At Akamai, one of our security policies goes something like this: If you want to do instant messaging for personal matters, use whatever you want. If you want to discuss company business on IM,
however, you have to use a specialized instant messaging program we've set up specifically for communication between colleagues.
A talk I attended at ShmooCon this morning illustrated why it's so important.
Focusing on programs such as WhatsApp and Snapchat, security researchers Jaime Sanchez and Pablo San Emeterio walked the audience through a series of weaknesses attackers could easily exploit. They ran through a series of demos demonstrating how the unscrupulous could steal user identities, engage in cyber stalking, shotgun spam and engage in some serious DDoSing.
Common weaknesses include poor encryption or none at all, use of plaintext, etc.
Snapchat, a mobile app for iPhone and Android phones that specializes in the sharing of pictures and video, boasts 100 million users and some 400 million snaps shared per day. The researchers demonstrated how content can be saved and reopened in Snapchat without the sender realizing it. They also noted that the app is notorious for spam and denials of service, which they referred to as a "SnapCrash."
WhatsApp is the largest messaging app in Brazil, South America and Indonesia, the researchers noted. It also has weak encryption, data is sent and received in plaintext and is therefore easy prey for sniffers, and it can be used to store malware.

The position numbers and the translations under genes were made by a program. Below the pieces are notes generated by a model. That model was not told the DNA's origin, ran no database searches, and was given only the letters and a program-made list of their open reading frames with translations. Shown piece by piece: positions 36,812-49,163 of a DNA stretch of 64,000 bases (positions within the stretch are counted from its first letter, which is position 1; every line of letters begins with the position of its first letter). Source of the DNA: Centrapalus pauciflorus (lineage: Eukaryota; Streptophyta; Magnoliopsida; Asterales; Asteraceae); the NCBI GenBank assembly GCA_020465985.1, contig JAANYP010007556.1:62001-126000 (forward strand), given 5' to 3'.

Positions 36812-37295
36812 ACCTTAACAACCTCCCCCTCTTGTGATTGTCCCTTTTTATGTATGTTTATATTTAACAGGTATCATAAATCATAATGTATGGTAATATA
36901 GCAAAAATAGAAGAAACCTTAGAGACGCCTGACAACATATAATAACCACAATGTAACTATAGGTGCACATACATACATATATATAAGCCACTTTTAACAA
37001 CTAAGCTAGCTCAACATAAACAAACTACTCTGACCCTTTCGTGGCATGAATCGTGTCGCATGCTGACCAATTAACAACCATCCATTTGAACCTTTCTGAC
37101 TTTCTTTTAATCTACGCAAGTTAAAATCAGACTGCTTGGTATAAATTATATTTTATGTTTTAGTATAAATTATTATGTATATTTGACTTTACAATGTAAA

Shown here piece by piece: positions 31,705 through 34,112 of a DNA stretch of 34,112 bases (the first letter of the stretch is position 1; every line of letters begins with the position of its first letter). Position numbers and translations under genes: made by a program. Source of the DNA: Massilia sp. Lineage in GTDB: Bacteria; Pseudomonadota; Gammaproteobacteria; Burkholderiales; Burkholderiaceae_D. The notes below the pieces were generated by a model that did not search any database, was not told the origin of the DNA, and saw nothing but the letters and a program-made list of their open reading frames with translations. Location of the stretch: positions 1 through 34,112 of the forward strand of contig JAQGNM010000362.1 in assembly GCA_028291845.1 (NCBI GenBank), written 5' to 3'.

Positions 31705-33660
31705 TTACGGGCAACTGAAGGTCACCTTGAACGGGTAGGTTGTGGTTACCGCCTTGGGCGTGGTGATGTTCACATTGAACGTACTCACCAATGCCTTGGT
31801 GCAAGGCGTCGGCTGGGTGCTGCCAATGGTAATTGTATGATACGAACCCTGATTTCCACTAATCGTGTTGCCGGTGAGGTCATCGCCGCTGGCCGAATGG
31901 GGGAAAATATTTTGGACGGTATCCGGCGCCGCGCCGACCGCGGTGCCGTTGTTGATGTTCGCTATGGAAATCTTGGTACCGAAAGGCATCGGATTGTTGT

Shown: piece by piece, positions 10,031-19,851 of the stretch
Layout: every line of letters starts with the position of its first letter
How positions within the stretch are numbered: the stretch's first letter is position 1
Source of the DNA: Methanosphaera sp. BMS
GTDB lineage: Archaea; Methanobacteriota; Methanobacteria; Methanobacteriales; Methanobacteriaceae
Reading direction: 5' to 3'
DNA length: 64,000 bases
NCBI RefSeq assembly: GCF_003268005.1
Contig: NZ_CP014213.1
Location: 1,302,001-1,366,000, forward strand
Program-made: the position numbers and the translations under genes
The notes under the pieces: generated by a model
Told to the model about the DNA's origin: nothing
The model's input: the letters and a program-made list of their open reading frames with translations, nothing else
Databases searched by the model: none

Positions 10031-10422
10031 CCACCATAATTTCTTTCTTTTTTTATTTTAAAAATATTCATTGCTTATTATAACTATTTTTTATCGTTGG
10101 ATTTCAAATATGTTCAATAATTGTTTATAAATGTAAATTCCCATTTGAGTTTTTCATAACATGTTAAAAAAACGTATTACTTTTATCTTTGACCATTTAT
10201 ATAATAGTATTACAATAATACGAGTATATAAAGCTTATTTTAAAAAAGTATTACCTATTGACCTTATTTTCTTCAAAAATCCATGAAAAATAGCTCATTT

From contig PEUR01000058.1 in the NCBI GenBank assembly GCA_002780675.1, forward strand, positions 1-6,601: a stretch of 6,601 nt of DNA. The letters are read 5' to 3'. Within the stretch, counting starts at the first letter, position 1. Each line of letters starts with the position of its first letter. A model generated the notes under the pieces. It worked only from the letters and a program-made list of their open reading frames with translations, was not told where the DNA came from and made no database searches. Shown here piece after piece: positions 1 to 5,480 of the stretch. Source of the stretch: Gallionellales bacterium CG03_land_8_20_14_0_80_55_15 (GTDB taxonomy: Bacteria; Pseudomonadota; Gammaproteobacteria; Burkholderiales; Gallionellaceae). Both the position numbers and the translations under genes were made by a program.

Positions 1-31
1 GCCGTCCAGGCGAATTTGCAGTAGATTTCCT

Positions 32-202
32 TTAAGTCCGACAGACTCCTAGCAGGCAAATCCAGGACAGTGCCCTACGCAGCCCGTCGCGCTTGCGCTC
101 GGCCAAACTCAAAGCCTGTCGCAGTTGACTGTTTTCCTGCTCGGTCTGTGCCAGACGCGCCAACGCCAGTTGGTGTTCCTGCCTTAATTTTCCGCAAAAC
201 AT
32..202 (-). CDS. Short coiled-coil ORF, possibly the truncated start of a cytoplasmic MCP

In fact, an unknown hacker created the website Whatsappstatus.net, where the status of a WhatsApp user can be changed as long as a phone number is listed. No authorization is required to send messages. Any user can contact you and bots can easily be created to spam you.
The researchers did outline steps people can take to use these apps more securely.
Specifically, they showed the audience a tool they developed to provide different protection layers, more ironclad encryption, anonymity, and the use of a custom XMPP
Weaknesses in instant messaging programs are hardly new. I remember writing about it all the time in 2004 and 2005. But this talk was important for demonstrating how the same problems keep showing up in new apps.